Tell Me How It Ends: An Essay in Forty Questions by Valeria Luiselli

Tell Me How It Ends: An Essay in Forty Questions by Valeria Luiselli

TW – this review contains references to sexual assault

a nutshell: a short, narrative nonfiction book bearing witness to the suffering of undocumented children navigating the US immigration system, drawing on Luiselli’s work as a volunteer court translator in New York

a line: “It is perhaps not the American Dream they pursue, but rather the more modest aspiration to wake up from the nightmare into which they were born”

an image: the writer describes seeing child migrants enter the court system as like being stood with hands and feet tied, powerless, watching kids try to cross a busy avenue with cars speeding by

a thought: rather than writing off these children as “illegals” or “aliens” we should regard them as refugees of a hemispheric war (in which the US has long been complicit), Luiselli argues, all of whom have the right to asylum

a fact: the writer notes the horrifying reality that 80% of the women and girls who cross Mexico to get to the US border are raped on the journey


want to read Tell Me How It Ends? visit here

The Iliac Crest by Cristina Rivera Garza (tr. Sarah Booker)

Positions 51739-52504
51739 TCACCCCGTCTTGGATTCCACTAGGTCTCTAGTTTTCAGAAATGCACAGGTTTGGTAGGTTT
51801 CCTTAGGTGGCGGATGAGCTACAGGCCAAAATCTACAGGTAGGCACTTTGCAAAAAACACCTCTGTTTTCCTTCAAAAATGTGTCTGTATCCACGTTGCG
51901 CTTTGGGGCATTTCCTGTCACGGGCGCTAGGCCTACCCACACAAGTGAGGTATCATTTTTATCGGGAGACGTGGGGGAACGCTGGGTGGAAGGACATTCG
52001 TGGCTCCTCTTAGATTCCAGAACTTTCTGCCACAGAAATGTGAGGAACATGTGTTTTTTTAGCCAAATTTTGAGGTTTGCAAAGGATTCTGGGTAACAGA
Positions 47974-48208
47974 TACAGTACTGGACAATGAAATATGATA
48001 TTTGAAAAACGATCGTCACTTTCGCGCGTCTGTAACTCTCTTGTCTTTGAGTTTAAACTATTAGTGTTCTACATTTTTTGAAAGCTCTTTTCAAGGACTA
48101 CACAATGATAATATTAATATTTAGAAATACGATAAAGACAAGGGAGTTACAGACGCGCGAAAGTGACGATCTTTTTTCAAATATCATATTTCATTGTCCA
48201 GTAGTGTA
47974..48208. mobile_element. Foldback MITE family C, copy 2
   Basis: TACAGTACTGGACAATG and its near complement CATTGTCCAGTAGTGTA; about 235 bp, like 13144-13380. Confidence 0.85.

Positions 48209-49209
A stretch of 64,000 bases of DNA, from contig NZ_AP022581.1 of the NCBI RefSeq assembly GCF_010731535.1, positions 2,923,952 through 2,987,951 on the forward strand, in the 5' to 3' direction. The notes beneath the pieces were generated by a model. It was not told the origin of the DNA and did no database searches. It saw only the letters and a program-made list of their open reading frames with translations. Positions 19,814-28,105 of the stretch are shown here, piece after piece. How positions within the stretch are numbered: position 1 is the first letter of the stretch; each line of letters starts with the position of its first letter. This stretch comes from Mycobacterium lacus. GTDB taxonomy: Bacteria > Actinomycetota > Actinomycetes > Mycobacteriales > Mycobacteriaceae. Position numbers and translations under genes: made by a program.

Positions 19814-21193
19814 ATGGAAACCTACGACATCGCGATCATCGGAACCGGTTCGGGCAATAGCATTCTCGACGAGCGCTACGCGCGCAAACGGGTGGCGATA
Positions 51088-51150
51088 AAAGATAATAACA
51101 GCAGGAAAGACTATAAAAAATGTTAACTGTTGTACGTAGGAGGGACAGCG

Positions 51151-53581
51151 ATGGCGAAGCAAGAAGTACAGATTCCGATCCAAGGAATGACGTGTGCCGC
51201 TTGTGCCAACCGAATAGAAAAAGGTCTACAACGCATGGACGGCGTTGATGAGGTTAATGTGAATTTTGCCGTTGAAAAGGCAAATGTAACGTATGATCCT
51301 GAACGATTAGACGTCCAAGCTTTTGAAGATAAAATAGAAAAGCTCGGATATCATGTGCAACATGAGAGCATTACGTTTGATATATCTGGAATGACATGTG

a nutshell: a quick, vaguely terrifying story about an intrusion into one’s home and mind – in fact, the crisscrossing of many existential borders

a line: “You grow accustomed to this: laughing in the face of the languages you don’t understand”

an image: flocks of pelicans repeatedly fly overhead, disappearing always into the same unknown place in the sky

a thought: or rather, thoughtlessness on my part – I assumed the narrator was a woman until alerted otherwise; it seemed like I had a subconscious preconception that women only write women (turns out, gender is a significant issue in the book in any case!)

a fact:  the translator (Sarah Booker)’s note points to The Iliac Crest’s context – an outbreak of femicides at the start of the 20th century, which prompted the author to highlight the disappearing/silencing of women’s bodies


want to read The Iliac Crest? visit here